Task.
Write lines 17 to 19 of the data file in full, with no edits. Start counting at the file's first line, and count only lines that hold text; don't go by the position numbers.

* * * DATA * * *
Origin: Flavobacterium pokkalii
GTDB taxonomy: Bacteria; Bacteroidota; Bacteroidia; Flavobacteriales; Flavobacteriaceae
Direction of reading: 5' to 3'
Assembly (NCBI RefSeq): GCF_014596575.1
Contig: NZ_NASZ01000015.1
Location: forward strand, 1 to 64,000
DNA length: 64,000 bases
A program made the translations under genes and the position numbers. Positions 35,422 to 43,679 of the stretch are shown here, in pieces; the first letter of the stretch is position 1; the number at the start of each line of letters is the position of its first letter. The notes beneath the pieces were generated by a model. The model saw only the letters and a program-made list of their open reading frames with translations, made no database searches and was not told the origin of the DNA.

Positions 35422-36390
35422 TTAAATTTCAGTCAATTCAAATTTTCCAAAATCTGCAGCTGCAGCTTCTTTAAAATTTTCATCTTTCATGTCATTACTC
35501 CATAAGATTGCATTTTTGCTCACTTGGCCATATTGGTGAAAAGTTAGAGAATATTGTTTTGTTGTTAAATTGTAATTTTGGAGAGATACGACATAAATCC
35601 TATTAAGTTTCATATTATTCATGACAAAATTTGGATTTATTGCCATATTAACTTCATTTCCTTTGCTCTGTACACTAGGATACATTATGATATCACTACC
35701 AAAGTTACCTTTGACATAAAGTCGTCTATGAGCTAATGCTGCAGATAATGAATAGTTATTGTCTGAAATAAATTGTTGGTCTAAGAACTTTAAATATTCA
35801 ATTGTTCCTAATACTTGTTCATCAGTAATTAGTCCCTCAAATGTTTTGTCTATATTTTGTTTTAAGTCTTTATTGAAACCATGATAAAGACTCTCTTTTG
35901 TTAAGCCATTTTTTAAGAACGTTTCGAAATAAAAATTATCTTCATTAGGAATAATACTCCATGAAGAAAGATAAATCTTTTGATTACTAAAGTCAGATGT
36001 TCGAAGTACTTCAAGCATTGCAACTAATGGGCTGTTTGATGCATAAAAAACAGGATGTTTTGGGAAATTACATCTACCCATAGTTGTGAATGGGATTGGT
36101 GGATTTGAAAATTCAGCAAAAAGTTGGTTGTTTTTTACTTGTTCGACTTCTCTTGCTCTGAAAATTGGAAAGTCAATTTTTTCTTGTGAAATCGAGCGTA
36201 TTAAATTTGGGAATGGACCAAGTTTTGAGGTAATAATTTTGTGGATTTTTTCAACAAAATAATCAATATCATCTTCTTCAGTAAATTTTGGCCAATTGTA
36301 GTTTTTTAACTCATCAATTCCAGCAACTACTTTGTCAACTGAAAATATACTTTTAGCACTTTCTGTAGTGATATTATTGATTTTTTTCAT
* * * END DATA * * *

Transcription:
36101 GGATTTGAAAATTCAGCAAAAAGTTGGTTGTTTTTTACTTGTTCGACTTCTCTTGCTCTGAAAATTGGAAAGTCAATTTTTTCTTGTGAAATCGAGCGTA
36201 TTAAATTTGGGAATGGACCAAGTTTTGAGGTAATAATTTTGTGGATTTTTTCAACAAAATAATCAATATCATCTTCTTCAGTAAATTTTGGCCAATTGTA
36301 GTTTTTTAACTCATCAATTCCAGCAACTACTTTGTCAACTGAAAATATACTTTTAGCACTTTCTGTAGTGATATTATTGATTTTTTTCAT